The Prague Spring 1968: A National Security Archive Documents Reader

By Jaromír Navrátil | Go to book overview

DOCUMENT No. 116: Stenographic Account of Alexander Dubček's
Talks with Leonid Brezhnev and Other Members of the CPSU CC
Politburo, August 23,1968 (Excerpts)

Source: ÚSD, Sb. KV, Z/S 10; Vondrová & Navrátil, vol. 2, pp. 234–250.

This stenographic transcript records Alexander Dubček's meeting in Moscow on August 23, only two
days after he was detained by Soviet forces and placed in KGB custody. The meeting with the four Soviet
leadersBrezhnev, Kosygin, Podgomy, and Voronovlasted over three hours during which they at-
tempted to coerce Dubček to cooperate in publicly justifying the invasion, reversing the Prague Spring,
and "normalizing" the situation. The transcript demonstrates Dubček's refusal to capitulate. Although
the CPCz leader acknowledges that he is "in a very difficult emotional state, "he explains, firmly and
cogently, why the invasion is "a grave mistake" that will have "tragic consequences."

Soviet leaders decided to bring Dubček to Moscow for talks after the. collapse of their initial effort to
set up a hard-line regime in Prague on August 21. Dubček came against his will; Soviet leaders had failed
to meet his precondition that he first be reunited with his other detained colleagues. Unbeknownst to
Dubček, Černík was separately transported to Moscow and brought to the meeting as it was ending.
Brezhnev also concealed from Dubček the fact that President Svoboda had arrived in Moscow earlier that
day in an effort to gain Dubček's release.


STENOGRAPHIC RECORD OF THE NEGOTIATIONS

Cdes. Brezhnev L. I., Kosygin A. N., Podgorny N. V., Voronov G. I. with Cdes. Dubček and Černík31

Brezhnev: How is Cde. Černík feeling?32

Dubček: Bad, like everyone else.

Pödgorny: Is it his health that's bad or his mood?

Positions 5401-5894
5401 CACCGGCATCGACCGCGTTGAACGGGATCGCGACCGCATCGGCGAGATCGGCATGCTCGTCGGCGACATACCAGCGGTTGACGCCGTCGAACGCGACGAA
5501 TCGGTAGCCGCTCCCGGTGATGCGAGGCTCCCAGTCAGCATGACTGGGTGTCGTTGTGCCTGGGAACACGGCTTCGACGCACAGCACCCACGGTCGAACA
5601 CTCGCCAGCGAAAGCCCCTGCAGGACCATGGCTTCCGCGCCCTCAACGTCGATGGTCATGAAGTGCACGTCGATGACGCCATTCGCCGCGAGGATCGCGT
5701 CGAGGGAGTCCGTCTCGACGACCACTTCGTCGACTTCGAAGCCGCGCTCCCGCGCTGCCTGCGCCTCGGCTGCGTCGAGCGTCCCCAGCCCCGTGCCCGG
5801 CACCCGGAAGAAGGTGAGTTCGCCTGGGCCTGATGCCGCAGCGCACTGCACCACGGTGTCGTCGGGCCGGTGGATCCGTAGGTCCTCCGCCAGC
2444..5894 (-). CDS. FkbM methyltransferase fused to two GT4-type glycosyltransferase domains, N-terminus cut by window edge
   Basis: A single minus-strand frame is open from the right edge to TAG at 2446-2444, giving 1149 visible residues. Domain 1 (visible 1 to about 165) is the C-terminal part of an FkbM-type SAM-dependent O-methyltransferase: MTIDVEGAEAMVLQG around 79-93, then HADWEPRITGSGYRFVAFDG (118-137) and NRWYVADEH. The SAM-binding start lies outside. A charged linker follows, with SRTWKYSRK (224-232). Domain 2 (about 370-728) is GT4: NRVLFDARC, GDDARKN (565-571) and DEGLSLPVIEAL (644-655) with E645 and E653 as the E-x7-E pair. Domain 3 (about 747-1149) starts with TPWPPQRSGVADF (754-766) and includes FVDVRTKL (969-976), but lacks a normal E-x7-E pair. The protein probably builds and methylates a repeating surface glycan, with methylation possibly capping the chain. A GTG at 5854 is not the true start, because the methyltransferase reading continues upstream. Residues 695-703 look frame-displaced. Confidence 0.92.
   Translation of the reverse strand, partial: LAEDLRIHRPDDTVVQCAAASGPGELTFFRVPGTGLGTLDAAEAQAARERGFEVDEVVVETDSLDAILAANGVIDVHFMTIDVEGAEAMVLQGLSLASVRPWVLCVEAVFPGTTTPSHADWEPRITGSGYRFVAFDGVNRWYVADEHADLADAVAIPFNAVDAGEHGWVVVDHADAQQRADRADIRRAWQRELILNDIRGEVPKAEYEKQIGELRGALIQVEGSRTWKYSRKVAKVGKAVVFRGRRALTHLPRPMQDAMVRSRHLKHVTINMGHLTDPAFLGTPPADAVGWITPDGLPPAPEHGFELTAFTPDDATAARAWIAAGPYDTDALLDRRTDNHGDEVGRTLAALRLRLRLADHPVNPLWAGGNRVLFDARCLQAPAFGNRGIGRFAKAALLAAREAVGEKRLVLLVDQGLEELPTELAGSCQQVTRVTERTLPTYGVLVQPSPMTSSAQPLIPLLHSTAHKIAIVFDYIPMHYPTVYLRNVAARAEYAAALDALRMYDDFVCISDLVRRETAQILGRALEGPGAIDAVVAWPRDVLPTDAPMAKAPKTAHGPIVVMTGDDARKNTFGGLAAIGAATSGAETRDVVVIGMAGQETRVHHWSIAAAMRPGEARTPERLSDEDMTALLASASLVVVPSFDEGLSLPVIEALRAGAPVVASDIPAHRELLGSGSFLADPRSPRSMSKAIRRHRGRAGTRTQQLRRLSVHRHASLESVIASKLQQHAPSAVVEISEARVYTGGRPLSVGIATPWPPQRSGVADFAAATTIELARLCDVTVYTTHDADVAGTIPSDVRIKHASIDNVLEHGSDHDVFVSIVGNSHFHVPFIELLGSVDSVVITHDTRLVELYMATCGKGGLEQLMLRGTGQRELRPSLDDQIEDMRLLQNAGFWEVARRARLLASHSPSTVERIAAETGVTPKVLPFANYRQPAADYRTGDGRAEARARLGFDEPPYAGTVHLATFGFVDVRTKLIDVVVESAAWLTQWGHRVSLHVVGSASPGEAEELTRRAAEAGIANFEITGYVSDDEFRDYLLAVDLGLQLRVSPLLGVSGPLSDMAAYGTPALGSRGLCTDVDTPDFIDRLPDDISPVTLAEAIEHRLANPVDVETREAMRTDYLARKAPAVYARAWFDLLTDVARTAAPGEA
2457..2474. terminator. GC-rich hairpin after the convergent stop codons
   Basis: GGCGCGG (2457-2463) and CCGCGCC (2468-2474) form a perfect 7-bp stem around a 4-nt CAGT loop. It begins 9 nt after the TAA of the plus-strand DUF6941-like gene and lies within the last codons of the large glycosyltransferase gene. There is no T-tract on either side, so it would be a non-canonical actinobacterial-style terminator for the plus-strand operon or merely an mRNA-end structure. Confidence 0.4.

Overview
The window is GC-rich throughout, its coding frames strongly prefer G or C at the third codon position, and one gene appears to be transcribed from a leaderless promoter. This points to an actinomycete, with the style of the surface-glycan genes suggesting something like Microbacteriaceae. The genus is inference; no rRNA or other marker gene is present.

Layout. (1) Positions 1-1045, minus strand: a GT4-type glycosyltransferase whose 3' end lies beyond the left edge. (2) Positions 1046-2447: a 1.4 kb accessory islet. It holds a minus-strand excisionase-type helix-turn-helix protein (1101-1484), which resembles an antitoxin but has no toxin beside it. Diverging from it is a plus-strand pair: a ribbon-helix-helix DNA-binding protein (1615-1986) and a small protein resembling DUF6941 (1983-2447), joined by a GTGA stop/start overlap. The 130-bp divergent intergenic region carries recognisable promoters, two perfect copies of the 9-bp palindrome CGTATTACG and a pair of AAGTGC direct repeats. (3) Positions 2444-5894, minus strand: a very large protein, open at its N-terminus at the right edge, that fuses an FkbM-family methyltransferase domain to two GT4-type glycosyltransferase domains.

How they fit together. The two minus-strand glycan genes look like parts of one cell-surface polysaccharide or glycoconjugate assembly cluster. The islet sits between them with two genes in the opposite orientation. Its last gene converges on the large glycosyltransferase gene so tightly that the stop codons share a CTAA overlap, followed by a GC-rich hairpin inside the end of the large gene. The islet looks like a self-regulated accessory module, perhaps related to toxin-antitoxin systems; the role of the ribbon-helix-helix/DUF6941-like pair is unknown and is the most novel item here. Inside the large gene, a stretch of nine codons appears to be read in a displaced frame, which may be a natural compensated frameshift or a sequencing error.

Dubček: It's the situation that's difficult.

Brezhnev: Let's agree not to rehash the past and to have a calm discussion, beginning with the situation that has now been created in order to find a solution that would be of benefit to the Communist Party of Czechoslovakia, so that it can act normally and independently in accord with the principles contained in the Bratislava Declaration. Let it act independently. We did not wish and do not intend to intervene in the future. Let the government base its actions on the principles of the January and May plenary sessions of the CPCz Central Committee. We spoke about that in our documents and are ready to reaffirm if. Of course, we can't say that you and the others are in a happy mood right now. But the question is not one of your mood. We have to conduct negotiations in a prudent and sober way in looking for solutions. It can be said simply that your failure to fulfill your commitments prompted the five countries to take extreme but unavoidable measures. The course of events since then has entirely confirmed that behind your back (in no way do we wish to imply that you were standing at the head of it) right-wing forces (we modestly

31 Only Dubček was actually present during most of this meeting. Černík arrived near the end and spoke very briefly;
excerpts from that part of the meeting are not provided here. The 52-page stenographic transcript of Dubček's initial
meeting in Moscow, which was turned over by the Russian government to the Czechoslovak commission in mid-1992,
contains some small gaps and is not quite complete.

32 Presumably, this question was raised because Černík had been severely beaten after his arrest. See Dubček's'
recollections in Document No. 120. No doubt, the statement refers to Dubček's most recent encounter with Černík on
the previous day. while the two were still in the KGB's custody. Some accounts (including Černík's own recollections)
later suggested that Dubček and Černík had met in Moscow on 23 August just before Dubček's meeting in the Kremlin,
but the transcript of the meeting tends to undercut that version of events.

-465-

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